Kuwait's government projects a budget deficit of KD7.9 billion ($25.9 billion) in the new fiscal year starting on April 1, finance minister Anas Al Saleh said.
That forecast is after a contribution of 10 per cent of revenues to the sovereign wealth fund, and conservatively assumes an average oil price during the year of $45 a barrel, Saleh said in a briefing on the government’s economic plans. Brent crude oil is currently around $55 a barrel. Spending is projected at KD19.9 billion next fiscal year and revenues at KD13.3 billion.
Anas Al Saleh added that Kuwait is continuing procedures to issue an international sovereign bond but could not give a time frame for a sale that’s expected to help cover the budget deficit.
The government planned to offer KD3 billion ($9.8 billion) in bonds to international investors at the beginning of 2017, Saleh said last November.
National Bank of Kuwait and investment firm Kamco said they had been invited by the government to participate in the issue.
The projected budget deficit of KD7.9 billion in the new fiscal year starting on April 1 will be covered with reserves and issues of both domestic and international bonds, Saleh said at a briefing on the government’s economic plans.
The Kuwaiti Parliament is currently examining legislation that would scrap the subsidy cuts introduced last year in an effort to rein in the country’s large fiscal deficit. The move is at odds with region-wide efforts to end the era of generous subsidies, which had been predicated on high oil prices, and prepare for a post-oil future, said FocusEconomics in its report.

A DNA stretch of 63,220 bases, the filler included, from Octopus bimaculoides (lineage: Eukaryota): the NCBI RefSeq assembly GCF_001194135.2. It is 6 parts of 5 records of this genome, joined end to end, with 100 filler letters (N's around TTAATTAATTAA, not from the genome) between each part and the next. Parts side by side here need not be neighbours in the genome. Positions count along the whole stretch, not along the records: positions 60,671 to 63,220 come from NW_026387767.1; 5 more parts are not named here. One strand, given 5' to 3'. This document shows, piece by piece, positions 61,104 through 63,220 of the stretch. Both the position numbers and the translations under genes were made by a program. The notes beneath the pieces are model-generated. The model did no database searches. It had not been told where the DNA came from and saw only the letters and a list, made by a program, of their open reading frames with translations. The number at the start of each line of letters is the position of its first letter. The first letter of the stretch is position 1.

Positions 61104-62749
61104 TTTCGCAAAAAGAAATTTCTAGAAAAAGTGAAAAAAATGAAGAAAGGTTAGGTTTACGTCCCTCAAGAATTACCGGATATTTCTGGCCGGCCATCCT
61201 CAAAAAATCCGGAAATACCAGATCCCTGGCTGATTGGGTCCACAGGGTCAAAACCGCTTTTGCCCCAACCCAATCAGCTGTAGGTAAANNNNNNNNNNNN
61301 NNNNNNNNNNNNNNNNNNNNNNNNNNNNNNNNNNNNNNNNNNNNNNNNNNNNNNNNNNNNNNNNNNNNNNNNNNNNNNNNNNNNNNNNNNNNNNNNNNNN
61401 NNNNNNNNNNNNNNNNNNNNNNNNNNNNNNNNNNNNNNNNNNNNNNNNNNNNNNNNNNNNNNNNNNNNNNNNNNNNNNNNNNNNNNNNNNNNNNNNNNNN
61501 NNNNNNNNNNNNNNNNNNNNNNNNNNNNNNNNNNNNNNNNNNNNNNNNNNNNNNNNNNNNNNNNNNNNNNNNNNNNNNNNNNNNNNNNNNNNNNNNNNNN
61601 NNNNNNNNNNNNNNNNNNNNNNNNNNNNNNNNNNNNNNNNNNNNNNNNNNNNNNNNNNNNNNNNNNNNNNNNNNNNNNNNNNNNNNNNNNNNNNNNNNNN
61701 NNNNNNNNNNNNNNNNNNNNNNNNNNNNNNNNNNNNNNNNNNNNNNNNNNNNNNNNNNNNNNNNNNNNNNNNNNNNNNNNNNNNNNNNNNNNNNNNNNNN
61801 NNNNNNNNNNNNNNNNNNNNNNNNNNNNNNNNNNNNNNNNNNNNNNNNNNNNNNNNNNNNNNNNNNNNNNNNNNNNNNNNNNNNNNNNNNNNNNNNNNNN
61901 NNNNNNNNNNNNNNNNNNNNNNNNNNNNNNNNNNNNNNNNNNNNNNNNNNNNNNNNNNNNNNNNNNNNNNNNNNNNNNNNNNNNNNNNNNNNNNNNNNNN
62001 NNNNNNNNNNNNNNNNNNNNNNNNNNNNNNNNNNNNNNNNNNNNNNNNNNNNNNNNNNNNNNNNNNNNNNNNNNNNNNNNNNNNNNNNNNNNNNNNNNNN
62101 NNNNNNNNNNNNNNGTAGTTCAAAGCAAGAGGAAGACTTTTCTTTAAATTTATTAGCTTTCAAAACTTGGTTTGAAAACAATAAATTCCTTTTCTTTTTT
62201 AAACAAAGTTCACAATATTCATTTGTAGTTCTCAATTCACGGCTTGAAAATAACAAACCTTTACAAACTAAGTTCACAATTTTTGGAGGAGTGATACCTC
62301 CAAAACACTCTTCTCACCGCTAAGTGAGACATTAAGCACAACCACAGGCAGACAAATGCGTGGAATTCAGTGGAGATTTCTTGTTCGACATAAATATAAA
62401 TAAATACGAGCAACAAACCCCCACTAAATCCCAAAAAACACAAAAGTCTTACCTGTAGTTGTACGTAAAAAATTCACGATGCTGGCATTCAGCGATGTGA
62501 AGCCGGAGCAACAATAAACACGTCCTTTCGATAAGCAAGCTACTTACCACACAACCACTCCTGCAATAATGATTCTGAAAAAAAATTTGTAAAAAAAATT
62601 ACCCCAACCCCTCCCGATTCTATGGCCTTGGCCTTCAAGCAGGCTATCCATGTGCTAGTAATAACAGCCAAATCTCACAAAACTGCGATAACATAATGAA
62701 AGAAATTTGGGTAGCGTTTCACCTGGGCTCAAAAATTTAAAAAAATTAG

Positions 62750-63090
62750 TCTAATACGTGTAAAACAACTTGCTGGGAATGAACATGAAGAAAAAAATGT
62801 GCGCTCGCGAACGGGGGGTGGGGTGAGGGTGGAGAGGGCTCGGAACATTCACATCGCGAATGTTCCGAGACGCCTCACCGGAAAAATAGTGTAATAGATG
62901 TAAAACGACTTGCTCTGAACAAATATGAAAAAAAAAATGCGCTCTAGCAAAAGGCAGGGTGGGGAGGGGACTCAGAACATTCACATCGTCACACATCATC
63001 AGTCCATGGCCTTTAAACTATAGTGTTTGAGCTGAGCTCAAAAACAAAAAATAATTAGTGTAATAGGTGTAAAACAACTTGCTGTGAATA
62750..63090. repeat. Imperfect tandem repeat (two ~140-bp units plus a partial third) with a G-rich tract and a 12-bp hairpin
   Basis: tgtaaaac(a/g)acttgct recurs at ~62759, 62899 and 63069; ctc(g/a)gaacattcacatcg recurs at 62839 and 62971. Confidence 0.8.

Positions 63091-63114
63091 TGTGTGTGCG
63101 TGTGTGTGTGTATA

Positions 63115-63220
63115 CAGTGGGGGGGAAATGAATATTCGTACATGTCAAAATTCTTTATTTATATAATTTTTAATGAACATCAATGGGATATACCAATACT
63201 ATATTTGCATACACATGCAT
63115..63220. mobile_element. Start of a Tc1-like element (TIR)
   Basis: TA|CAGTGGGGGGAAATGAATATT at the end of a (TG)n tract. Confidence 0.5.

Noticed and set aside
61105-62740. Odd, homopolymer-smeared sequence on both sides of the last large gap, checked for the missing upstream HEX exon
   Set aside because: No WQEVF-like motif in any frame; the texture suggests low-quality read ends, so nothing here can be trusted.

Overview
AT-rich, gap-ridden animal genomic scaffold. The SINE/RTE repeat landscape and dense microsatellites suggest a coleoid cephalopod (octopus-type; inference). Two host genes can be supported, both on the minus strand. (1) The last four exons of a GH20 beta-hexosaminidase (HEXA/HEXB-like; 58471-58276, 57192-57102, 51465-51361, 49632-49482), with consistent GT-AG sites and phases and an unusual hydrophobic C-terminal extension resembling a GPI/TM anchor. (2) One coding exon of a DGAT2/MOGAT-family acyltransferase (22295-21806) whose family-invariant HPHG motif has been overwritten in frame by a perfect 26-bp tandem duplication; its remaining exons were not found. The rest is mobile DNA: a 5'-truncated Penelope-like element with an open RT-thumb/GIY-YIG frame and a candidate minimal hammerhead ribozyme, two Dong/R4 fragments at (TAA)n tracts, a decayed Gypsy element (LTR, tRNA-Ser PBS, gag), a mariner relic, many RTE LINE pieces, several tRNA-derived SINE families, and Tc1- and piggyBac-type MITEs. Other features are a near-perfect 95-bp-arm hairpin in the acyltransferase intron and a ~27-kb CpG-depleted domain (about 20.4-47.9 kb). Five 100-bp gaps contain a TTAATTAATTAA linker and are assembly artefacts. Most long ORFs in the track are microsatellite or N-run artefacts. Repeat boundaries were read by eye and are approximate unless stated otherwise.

Should the measure pass-the government has vowed to fight the move-it would become difficult for the government to deliver on the $6 billion reduction in the country’s fiscal deficit foreseen in its recently passed budget for financial year 2017/18. As part of the government’s efforts to bring its public finances under control, the cabinet instructed the Ministry of Finance to implement an expenditure ceiling.
Publicly-backed investment, part of the government’s wider strategy of diversification, will support the economy this year, as will strengthening oil prices. FocusEconomics Consensus Forecast panelists expect GDP to increase 1.5 per cent in 2017, which is down 0.1 percentage points from last month’s forecast. For 2018, panelists see GDP growing 2.5 per cent. Inflation in January was 3.3 per cent (December: 3.5 per cent). Panelists expect inflation to average 3.4 per cent in 2017, which is unchanged from last month’s forecast. For 2018, they see inflation at 3.5 per cent.